Apr 18, 2016 marked it as dnf-lost-interest
I keep wanting to start other books instead of finish this one. I might pick it back up later but I'm putting it down for now. ...more
Nicole Seviles
Dec 17, 2016 rated it it was amazing
A Review by Nicole S. Aviles
"Paint it Black" by Janet Fitch

“Whenever she thought she could not feel more alone, the universe peeled back another layer of darkness.” - Josie Tyrell, PIB / Janet Fitch, Author

I have waited a long time to leave this review. I first read PIB in 2012, while I was {sadly} locked away in a 2 year therapeutic recovery program. I say this because PIB is exactly what you'd want to read while facing such depressing circumstances. PIB is beautifully wri
Kelly Vincent
Jan 01, 2008 rated it it was amazing  ·  review of another edition
Recommends it for: people who like character sketches with deep-running themes; people into the early 80s punk scene
I was nervous reading Paint it Black because I didn't want to be let down, as Fitch's previous novel, White Oleander, remains one of my favorite books. Although I don't think Paint it Black is as good as White Oleander, I definitely wasn't let down.

The book is a dual portrait of a young couple in LA in the early 1980s, where Josie is the narrator and Michael has just committed suicide. Josie tells her story while she reminisces about him. Of course she struggles with his death and tries to unde
Megan Baxter
Mar 29, 2012 rated it really liked it
I have a real resistance to liking this book. I wasn't a big fan of White Oleander, and that was an Oprah book, which turns on part of my snob brain in a way that isn't particularly fair.

On the other hand, I am particularly sensitive to depictions of grief these days, when they aren't saccharine or sentimental. And this book had that.

And more than that, it had a main character who was grieving who wasn't someone we would often see as deserving of grief, as if grief is something that can be deser
May 24, 2014 rated it really liked it  ·  review of another edition
Recommended to Jill by: Ulla von Ja
In some ways, this book is like one of those display cakes in the windows of fancy bakeries. Lush, intricate, stunningly beautiful. Stylish swirls; painstakingly-handcrafted characters; pale, but vibrant. You want to eat it up, all of it, but you know you should hold back, if only because it's a work of art.

In other ways, this book is a half-finished drink at the seediest bar in town. Incomplete, dirty, honest. You look down at the liquid and your face reflects back at you, and you are asham
May 05, 2008 rated it liked it
Recommends it for: white oleander fans
Recommended to Sandy by: Britanie
Having really enjoyed White Oleander, I had high hopes for Paint it Black. I was disappointed. It's not that it is a bad book, I liked it well enough, but it's very drawn out and slow. A lot of Josie's thoughts were redundant and I really felt like a lot of what was written was padding that could have been taken out.

There was just too much that didn't affect the storyline that, if it was removed, would have made the book far more readable. I found that certain sections would have me gobbling al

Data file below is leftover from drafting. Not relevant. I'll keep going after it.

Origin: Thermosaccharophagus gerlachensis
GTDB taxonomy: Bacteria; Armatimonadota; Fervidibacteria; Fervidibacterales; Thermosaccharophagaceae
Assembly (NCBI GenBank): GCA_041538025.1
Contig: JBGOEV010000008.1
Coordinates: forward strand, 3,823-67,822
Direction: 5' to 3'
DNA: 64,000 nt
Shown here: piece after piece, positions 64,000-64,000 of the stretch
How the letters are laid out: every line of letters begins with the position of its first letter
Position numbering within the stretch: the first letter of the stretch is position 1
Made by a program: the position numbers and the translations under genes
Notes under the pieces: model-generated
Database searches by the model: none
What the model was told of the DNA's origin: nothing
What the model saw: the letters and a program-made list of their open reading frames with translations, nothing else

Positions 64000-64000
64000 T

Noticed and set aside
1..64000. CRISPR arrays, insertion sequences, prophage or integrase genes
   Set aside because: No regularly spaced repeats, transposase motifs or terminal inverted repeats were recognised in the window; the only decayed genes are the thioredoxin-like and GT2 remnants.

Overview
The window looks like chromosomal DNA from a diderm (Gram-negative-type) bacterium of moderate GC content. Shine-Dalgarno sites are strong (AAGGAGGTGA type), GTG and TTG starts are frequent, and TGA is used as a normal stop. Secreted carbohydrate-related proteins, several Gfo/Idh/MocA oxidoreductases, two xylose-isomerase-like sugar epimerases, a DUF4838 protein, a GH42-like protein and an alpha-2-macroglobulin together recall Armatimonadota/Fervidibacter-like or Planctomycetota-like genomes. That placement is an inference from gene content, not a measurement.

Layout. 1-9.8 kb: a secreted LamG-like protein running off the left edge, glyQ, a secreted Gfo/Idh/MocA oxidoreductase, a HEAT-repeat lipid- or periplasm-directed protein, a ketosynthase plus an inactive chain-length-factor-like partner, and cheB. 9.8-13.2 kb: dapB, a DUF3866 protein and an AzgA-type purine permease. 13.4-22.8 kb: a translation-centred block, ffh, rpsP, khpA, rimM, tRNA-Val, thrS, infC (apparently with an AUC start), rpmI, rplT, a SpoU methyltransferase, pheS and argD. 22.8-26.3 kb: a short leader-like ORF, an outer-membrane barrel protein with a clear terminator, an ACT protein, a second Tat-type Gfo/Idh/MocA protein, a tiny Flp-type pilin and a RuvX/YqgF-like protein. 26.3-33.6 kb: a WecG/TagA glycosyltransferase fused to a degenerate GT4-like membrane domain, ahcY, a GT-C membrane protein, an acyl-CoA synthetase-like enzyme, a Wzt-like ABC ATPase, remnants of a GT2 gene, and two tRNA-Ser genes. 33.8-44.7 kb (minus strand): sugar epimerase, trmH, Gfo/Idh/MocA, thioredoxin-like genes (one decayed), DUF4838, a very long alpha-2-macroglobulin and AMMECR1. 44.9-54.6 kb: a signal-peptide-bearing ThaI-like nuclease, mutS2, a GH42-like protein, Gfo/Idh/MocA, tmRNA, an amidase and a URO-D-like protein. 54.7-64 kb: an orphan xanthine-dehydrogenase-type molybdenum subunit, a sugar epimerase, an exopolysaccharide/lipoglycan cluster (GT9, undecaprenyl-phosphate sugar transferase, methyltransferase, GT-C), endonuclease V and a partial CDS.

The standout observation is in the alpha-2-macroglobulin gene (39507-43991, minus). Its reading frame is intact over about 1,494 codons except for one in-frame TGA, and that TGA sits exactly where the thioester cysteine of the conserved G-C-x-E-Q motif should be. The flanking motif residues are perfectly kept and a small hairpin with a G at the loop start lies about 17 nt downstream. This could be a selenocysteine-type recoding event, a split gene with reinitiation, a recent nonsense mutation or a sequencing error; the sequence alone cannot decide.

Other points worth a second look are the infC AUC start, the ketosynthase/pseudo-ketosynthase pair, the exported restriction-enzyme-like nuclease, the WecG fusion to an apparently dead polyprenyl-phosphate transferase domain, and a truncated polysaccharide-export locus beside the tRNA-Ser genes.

Well, I'll be very frank: This wasn't as good as White Oleander, which I gave five stars, hands down..

I had wanted to read Paint it Black for several years because I loved White Oleander so much. I was pretty excited when I finally found a copy a few weeks ago.

I'm not sure if I'm just spoiled by Stephen King, whose books I've been divulging in for several months, or if it has to do with the excitement and anticipation of reading Paint it Black. Or maybe my taste in reading has changed since I
Feb 01, 2018 rated it really liked it  ·  review of another edition
Shelves: american
“Once the worst had happened to you, all the rest was just stuff and absence.”

Here's a thing. You can't approach Janet Fitch books thinking it's like every other book out there. You can't read it in one or two sittings. The beauty of her books can really be noticed when you portion time spent reading them. A chapter or two per day, read slowly makes you notice how unique and brilliant the world created by her is.
I remember trying to read it 5 years ago, I was 18 and not mature or experience
But that was the thing about zero. Its weakness. Even if zero had taken over the entire universe, the biggest fascist of all, one tiny gesture could deny it. One footprint, one atom. You didn't have to be a genius. You didn't even have to know that was what you were doing. You made a mark. You changed something. It said, "A human being passed here." And changed zero to one.

It's writing like this that make me want to read everything Janet Fitch has ever produced.
I cant seem to find the courage to finish this, ive had it for years (probs about 6 or 7) the pages aren't even white anymore.

Every time I try its a big snooze fest and I just cant. I'm glad that other people like but I really truly just cant.
Aug 22, 2007 rated it did not like it
Recommends it for: No One
Don't waste your time!!!
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Janet Fitch was born in Los Angeles, a third-generation native, and grew up in a family of voracious readers. As an undergraduate at Reed College, Fitch had decided to become an historian, attracted to its powerful narratives, the scope of events, the colossal personalities, and the potency and breadth of its themes. But when she won a student exchange to Keele University in England, where her pas ...more